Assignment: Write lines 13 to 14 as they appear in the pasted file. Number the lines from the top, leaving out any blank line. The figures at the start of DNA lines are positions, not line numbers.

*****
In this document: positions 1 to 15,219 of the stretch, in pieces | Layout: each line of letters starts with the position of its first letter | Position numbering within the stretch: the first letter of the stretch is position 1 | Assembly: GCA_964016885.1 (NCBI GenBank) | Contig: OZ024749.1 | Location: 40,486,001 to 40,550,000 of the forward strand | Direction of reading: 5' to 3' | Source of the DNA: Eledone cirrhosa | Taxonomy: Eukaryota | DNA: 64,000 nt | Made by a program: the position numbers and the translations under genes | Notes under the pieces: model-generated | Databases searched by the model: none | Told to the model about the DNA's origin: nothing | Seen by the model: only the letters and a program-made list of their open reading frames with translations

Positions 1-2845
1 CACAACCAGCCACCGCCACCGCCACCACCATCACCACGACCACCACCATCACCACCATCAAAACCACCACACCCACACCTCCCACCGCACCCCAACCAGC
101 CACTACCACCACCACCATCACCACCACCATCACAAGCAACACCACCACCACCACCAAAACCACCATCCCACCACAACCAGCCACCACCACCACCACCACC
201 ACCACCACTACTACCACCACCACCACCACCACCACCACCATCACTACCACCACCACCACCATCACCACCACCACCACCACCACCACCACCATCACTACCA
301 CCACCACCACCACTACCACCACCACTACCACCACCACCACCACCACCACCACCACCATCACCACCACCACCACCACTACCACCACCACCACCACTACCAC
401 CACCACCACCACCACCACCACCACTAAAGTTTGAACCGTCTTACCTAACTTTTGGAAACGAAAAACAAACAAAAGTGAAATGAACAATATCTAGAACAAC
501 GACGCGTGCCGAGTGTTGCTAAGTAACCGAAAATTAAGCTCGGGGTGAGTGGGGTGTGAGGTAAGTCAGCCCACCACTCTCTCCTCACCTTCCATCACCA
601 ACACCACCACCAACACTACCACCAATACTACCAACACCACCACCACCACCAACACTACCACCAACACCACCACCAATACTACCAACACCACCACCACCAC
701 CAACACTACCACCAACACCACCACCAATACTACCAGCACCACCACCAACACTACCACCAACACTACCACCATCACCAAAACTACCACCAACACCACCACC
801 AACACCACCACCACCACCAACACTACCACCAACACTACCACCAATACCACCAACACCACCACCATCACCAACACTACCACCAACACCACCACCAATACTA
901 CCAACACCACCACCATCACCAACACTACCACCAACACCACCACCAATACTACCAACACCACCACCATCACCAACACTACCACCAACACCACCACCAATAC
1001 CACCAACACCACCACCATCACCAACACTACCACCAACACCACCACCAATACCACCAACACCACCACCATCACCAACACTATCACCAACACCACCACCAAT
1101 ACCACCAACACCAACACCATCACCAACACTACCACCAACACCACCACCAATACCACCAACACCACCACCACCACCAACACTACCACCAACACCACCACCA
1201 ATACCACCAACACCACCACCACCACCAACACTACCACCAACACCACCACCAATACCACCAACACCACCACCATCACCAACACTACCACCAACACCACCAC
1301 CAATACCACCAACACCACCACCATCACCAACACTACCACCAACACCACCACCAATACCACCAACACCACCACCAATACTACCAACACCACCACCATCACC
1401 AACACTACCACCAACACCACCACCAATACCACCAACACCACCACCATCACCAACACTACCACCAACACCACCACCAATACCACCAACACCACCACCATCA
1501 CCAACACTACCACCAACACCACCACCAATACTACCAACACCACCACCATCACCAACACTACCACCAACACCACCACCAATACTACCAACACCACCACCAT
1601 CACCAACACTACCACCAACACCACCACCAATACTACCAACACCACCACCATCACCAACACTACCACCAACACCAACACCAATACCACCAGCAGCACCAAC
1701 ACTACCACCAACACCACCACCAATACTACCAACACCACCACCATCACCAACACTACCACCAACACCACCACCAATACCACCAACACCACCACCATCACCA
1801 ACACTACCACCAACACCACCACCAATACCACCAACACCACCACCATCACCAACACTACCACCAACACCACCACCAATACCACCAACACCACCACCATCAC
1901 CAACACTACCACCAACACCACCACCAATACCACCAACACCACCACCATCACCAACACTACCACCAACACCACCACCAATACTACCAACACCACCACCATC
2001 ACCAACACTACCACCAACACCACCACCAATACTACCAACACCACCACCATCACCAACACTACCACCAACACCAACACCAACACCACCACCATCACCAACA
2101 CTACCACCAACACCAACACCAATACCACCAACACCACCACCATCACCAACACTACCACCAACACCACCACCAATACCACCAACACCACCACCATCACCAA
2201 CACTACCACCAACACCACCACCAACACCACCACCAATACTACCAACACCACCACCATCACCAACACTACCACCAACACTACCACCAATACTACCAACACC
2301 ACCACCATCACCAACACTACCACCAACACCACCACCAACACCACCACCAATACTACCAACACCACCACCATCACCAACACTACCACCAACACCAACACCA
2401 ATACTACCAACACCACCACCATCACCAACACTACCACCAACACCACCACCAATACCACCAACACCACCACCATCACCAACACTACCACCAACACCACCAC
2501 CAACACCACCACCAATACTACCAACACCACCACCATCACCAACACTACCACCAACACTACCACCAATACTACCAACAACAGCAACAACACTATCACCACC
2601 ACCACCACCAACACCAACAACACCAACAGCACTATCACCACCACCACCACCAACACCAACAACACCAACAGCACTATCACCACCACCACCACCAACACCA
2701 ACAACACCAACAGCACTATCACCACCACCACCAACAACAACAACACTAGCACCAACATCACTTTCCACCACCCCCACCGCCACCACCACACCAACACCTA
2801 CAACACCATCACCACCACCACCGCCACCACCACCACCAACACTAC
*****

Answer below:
1001 CACCAACACCACCACCATCACCAACACTACCACCAACACCACCACCAATACCACCAACACCACCACCATCACCAACACTATCACCAACACCACCACCAAT
1101 ACCACCAACACCAACACCATCACCAACACTACCACCAACACCACCACCAATACCACCAACACCACCACCACCACCAACACTACCACCAACACCACCACCA